This is the first time in my career where I’ve been engaged in a project with 1,000 people working on it for that one goal of developing tools and applications for those science problems, putting in place the hardware that can effectively deal with it, and putting in place a whole software stack that can be used across those applications. So it really is a great project. It was a great project. It is a great project. There’s many accomplishments, and the unfortunate part is there’s nothing to follow on.
[Scott] You mentioned the science being the focus of the work—that’s what it’s all about. With respect to what you just said, is there more you could say about the uniqueness of ECP in terms of the magnitude of its accomplishments and its importance to science?
[Jack] Well, again, getting 1,000 people on the same page working with a common goal of developing those applications. And putting in place the infrastructure that’s needed to have those things run on this very sophisticated set of hardware that’s being deployed is really a great vision to watch.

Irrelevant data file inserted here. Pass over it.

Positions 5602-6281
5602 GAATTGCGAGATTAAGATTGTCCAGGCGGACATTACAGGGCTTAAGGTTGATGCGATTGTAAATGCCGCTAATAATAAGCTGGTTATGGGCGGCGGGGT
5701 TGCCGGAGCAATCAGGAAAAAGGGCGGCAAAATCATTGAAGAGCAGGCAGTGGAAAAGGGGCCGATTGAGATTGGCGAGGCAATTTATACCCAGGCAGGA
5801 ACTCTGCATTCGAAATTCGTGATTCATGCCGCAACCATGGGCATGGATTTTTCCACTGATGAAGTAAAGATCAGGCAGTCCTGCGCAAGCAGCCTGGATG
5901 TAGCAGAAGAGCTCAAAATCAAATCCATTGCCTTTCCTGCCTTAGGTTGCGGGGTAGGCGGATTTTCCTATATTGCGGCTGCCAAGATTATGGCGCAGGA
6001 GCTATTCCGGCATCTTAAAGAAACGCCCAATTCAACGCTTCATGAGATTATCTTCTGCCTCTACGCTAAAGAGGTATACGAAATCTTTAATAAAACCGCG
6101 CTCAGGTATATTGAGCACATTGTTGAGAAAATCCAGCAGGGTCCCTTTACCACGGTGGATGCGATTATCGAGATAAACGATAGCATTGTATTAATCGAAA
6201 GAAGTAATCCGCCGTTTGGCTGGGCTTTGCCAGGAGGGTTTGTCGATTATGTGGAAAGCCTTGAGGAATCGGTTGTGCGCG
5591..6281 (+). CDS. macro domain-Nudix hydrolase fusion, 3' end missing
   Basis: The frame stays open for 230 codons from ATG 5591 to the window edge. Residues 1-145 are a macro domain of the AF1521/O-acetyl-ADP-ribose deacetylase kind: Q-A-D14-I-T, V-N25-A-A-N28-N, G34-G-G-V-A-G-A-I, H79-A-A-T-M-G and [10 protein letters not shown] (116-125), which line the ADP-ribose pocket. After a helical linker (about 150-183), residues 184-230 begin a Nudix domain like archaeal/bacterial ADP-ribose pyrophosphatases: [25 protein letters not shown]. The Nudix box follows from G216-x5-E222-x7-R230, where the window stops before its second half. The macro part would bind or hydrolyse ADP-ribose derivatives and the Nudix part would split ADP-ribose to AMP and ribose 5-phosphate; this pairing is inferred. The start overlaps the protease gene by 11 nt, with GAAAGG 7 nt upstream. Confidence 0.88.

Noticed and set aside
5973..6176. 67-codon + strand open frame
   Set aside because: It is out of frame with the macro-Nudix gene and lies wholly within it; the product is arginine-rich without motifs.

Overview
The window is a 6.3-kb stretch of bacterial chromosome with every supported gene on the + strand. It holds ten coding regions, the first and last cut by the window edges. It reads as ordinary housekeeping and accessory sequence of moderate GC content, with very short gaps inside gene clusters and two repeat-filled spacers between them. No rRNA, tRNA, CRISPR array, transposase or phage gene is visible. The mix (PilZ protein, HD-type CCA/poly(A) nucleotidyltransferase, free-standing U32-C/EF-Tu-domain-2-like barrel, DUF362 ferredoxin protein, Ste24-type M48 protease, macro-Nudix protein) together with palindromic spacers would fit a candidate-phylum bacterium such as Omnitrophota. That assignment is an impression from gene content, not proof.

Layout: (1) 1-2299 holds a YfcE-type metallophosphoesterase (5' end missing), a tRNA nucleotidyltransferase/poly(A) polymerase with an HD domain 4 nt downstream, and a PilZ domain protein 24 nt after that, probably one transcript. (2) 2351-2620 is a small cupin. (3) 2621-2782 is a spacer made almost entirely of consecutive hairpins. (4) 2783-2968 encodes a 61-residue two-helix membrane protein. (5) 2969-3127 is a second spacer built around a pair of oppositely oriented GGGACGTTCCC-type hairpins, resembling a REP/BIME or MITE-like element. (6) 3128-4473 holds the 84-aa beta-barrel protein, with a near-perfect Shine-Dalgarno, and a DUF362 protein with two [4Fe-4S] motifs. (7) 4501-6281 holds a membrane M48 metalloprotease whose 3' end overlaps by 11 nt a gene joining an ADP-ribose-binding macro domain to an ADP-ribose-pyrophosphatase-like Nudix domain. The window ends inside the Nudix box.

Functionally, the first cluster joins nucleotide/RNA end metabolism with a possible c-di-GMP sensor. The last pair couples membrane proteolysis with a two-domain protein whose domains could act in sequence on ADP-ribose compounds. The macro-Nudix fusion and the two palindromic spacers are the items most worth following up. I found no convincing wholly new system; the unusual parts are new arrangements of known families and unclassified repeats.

Going to an annual meeting for ECP is really another engaging thing. So here we have a room full of 400, 500, or 600 people. We’re talking about the applications, the hardware, the software, the issues involved and getting everything to work correctly. It was really a very energizing experience for myself and for the team at Tennessee who are working on these various software components. It’s something that I would say we haven’t experienced from the standpoint of developing high-performance computing technologies. But we haven’t experienced something like this before, at this level.